Posted on Friday 16 November 2007

Reflecting the deep divisions within Congress over granting legal immunity to telephone companies for cooperating with the Bush administration’s program of wiretapping without warrants, the Senate Judiciary Committee approved a new domestic surveillance law on Thursday that sidestepped the issue. By a 10 to 9 vote, the committee approved an overhaul of the Foreign Intelligence Surveillance Act that dropped a key provision for immunity for telecommunications companies that another committee had already approved. The Senate leadership will have to decide how to deal with the immunity question on the Senate floor.

On Thursday night, the House voted 227 to 189, generally along party lines, to approve its own version of the FISA bill, which also does not include immunity. But the administration has made clear that President Bush will veto any bill that does not include what it considers necessary tools for government eavesdropping, including the retroactive immunity for phone carriers that took part in the National Security Agency’s wiretapping program after the Sept. 11 attacks.

Since the N.S.A. program was disclosed nearly two years ago, the major telephone companies have been sued by civil liberties groups and others, who argue that the companies violated the privacy rights of millions of Americans. After lobbying by the telecommunications industry and the White House, the Senate Select Committee on Intelligence agreed to the legal protection last month. Under a complicated legislative process, the Intelligence Committee’s bill had to be considered by the Judiciary Committee before it could go to the floor of the Senate for a vote.

Because the two committees could not agree, Senator Harry Reid of Nevada, the majority leader, will determine which proposals will be considered by the full Senate, said a spokeswoman for the Judiciary Committee. “The full Senate will yet need to resolve the immunity issue,” Senator Patrick J. Leahy, the Vermont Democrat who is chairman of the Judiciary Committee, said in a statement after the committee vote…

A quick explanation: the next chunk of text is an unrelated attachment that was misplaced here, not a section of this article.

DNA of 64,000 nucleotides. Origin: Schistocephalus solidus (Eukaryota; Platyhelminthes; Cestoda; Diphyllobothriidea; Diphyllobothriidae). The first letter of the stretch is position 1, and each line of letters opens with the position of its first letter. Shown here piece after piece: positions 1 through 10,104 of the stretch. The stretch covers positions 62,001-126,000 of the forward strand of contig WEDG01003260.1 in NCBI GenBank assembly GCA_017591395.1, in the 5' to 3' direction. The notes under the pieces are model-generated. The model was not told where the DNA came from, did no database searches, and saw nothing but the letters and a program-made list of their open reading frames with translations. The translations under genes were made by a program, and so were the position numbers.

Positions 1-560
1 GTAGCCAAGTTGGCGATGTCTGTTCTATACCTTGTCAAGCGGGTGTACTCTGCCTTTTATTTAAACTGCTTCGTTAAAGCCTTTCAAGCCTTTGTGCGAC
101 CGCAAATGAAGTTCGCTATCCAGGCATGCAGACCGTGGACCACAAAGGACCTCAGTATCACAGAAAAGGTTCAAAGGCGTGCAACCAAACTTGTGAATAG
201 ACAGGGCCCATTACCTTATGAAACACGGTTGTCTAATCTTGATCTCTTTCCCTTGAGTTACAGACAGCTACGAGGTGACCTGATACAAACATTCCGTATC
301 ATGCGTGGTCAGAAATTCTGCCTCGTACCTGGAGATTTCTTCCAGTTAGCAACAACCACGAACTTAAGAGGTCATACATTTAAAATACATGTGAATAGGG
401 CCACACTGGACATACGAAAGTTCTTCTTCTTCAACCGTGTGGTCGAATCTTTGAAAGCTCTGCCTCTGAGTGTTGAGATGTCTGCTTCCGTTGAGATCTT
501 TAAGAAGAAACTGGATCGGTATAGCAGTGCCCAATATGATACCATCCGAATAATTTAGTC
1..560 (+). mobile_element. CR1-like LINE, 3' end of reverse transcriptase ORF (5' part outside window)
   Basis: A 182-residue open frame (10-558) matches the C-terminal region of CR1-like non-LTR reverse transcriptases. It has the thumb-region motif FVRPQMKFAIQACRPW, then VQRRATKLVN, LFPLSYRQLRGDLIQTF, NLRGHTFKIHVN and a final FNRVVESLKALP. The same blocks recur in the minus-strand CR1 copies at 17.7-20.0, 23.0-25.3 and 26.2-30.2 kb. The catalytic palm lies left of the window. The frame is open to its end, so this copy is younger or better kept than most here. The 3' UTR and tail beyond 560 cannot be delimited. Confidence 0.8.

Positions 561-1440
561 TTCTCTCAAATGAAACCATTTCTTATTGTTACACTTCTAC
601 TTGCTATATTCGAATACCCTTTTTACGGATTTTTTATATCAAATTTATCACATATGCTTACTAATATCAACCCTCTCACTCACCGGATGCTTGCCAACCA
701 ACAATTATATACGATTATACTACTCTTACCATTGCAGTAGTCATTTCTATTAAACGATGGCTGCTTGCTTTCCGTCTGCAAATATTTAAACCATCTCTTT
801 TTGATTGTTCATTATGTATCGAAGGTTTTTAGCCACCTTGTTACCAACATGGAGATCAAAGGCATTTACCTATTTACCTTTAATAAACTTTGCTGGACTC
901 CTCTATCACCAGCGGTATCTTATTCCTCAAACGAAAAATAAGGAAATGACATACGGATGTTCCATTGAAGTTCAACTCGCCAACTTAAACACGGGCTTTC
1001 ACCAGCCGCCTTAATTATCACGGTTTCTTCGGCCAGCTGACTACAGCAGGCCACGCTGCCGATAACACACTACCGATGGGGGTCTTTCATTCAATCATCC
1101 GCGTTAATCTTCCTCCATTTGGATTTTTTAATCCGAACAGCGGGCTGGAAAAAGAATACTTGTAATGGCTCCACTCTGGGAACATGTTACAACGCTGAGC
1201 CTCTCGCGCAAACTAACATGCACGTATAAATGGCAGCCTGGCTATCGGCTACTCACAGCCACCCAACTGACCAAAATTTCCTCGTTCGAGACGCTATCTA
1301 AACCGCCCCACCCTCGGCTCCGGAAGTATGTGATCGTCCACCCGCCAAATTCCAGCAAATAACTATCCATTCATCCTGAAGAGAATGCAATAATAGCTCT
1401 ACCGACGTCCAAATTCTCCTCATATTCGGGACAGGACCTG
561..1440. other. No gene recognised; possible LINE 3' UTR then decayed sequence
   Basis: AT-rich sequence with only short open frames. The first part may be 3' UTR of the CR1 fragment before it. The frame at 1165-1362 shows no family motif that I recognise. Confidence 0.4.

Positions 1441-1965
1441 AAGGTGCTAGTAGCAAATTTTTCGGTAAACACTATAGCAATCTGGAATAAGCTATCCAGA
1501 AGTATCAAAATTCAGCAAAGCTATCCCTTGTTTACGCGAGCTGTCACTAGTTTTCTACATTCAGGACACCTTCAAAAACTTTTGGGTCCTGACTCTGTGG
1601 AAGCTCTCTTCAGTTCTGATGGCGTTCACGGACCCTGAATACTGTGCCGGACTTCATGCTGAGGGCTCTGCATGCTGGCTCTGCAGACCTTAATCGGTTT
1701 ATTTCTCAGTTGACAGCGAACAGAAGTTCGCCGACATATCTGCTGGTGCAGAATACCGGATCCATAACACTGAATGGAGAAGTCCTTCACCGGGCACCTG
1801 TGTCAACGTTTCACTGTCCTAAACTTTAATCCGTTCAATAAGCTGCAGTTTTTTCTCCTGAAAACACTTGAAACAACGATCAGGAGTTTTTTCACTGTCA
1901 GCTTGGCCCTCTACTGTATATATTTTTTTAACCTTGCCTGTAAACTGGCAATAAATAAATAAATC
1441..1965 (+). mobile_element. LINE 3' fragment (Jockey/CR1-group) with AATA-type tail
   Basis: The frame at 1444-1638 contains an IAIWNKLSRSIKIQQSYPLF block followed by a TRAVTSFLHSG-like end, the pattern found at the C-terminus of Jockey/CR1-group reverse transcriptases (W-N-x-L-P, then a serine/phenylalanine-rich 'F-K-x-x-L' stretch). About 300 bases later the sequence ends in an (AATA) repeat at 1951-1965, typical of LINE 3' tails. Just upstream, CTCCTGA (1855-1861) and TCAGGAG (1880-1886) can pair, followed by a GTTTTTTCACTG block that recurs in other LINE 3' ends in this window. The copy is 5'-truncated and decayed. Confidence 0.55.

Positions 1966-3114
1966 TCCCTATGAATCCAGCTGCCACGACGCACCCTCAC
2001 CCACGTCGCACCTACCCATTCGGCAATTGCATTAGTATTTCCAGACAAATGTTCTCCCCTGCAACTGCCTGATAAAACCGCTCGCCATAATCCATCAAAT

I’ve made it clear below what I think of all of this. Let him veto it. If he vetos the bill, there’s no immunity either. In fact, if he vetos it, he loses because the current FISA rules remain in place. This is the same rhetoric he used with torture – immunity. He’s essentially asking Congress to pardon him and his allies for things he did that were unlawful, things he did without checking with Congress, things he did that are not compatible with the American way of life. So, I know what I think – to hell with what he wants. We’ve got a Constitution to restore.

But I don’t know what Congress wants. Some Democrats, people I have formerly respected, are voting with President Bush on these matters – people like Dianne Feinstein and others. What’s their point? I just don’t quite get it. Surely they don’t support the domestic surveillance program, or torture or immunity. They aren’t really telling us what’s behind this seemingly paradoxical voting. I can’t tell if their voting some as yet unclear conviction or if they’re caving in to some kind of lobby. Does anybody get it? I sure don’t.

Here’s what one fellow questioner has to say:

I think it is apparent that Dianne Feinstein does not intend to run for re-election to the U. S. Senate in 2012. How else can anyone explain, or justify, her recent voting record?

Specifically, she voted to confirm Bush’s nomination of Leslie Southwick to the 5th Circuit Court, with the full knowledge that Southwick’s prior judicial decisions reflected a bigotry, a predisposition of homophobia and a favoritism to big business over employees and consumers.She then voted (twice) to confirm Bush’s nomination of Michael Mulkasey as Attorney General, with the knowledge that he refused to take a position concerning "water boarding" being torture, and, in fact, may even support "torture" under certain circumstances, if authorized by the president. He also supports an imperial presidency, where the president’s decisions, as Commander in Chief, cannot be challenged by Congress or the courts.

She voted in favor of the Bush/Cheney-supported Kyle/Lieberman amendment that essentially gives Bush the authority to attack Iran (or virtually any other country to which he might take offense) without further congressional authority or approval. Now I see that she agrees with Bush and favors giving immunity from any past, present or future lawsuits to the telecommunication companies that violated the law, the privacy and civil rights of U.S. citizens, by providing government access to personal phone and e-mail records without a judicial warrant.

These are hardly the actions one would expect of a Democrat from a "blue state" who intends to run for re-election.

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